Two of my beefs:
1. As far as cinemas go, one of the horrors of the multiplex invasion was also the assault on the senses. To get keep people going to the movies, theater owners apparently felt they had to make the theater itself a "destination" and hence you get concession areas and hallways as loud, bombastic and frantic with media, lights, music and movie trailers as humanly possible.
It used to be that you'd become absorbed into the world of a good movie. As you exited the theater it was quiet and you were still able to be feeling the residue of the experience, still be "in it somewhat" and contemplative of what you just experienced.
Wheres in the multiplex all such nuanced sensations are obliterated as you leave the movie into a massive dazzling party zone, numbing your senses and removing the movie experience you just had.
Fortunately for me I'm in a film-loving city (Toronto) and so there are some decent cinema options. Even some of the multiplexes have come to tone down the dazzle and offer some peacefulness to the exterior settings of the cinema rooms.
2. The cult of youth in movies.
Yes there have always been movies made for young people. But the problem is now the vast majority of films feel the necessity of skewing to a youthful audience, which affects all areas of the film making choices. Casting and writing especially.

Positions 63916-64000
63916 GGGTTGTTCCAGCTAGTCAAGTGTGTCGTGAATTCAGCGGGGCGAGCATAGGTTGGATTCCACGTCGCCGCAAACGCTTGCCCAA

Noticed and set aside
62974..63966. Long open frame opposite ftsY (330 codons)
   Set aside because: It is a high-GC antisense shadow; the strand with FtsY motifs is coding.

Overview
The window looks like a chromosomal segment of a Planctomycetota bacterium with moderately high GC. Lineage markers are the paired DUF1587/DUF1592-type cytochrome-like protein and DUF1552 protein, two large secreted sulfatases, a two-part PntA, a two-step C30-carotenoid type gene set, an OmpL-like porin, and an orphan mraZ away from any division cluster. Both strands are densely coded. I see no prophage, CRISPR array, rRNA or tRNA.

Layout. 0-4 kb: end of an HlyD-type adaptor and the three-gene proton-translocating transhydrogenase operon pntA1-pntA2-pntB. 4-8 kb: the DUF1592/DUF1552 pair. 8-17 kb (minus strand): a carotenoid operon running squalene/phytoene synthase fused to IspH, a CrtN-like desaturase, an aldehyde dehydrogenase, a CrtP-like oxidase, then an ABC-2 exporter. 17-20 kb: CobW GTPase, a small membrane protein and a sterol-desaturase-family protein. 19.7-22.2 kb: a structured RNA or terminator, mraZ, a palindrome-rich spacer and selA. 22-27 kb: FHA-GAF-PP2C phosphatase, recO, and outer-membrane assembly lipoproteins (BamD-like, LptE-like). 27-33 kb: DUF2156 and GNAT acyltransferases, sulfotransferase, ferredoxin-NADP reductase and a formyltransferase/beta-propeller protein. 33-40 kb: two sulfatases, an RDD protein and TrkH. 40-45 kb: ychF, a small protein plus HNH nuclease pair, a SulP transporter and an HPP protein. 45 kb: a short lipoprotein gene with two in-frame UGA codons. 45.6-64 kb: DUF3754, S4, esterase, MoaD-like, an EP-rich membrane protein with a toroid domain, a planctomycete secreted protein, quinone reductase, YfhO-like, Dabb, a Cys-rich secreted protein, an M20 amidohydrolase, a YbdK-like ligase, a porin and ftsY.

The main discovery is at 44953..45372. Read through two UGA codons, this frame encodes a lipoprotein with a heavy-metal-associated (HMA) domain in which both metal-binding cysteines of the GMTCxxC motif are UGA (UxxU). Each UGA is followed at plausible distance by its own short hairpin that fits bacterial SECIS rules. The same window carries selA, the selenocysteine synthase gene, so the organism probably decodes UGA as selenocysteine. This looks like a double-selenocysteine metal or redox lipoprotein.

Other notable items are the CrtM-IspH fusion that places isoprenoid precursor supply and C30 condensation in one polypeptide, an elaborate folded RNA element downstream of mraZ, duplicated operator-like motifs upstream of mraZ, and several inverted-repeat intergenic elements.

If you look at older movies (e.g. up to and into the 70's) you actually see respect for maturity. Many of the leads are actually adults...with...gasp...some actual wrinkles and a sense of maturity. And especially when necessary, a maturity that helps with an actor having some authority. Whenever I put on an older classic movie, I'm struck by how much of the cast including the main actors actually look older than a teenager.
But now movies are made as if we are living in Logan's Run. Mature actors
are often invisible in terms of leads, and tend to be part of the periphery.
A good example is the current Rise Of The Planet Of The Apes.
Look at the lead actors in the original from the 60's. Chuck Heston was into his mid 40's and looked it, and you could believe in his sense of authority in the movie.
Look at how it has to be made now: with a guy like James Franco as the lead scientist, barely into is early 30's, but looking and acting even younger.
He just doesn't embody any of the maturity, wisdom or experience one might hope for in a role of a brilliant scientist. But...he's cast in the lead because youth sells and he'll bring in a youthful crowd.
This is probably the most bleak aspect of current movie making, in which the pickings for believable casting and truly adult, mature films gets ever thinner.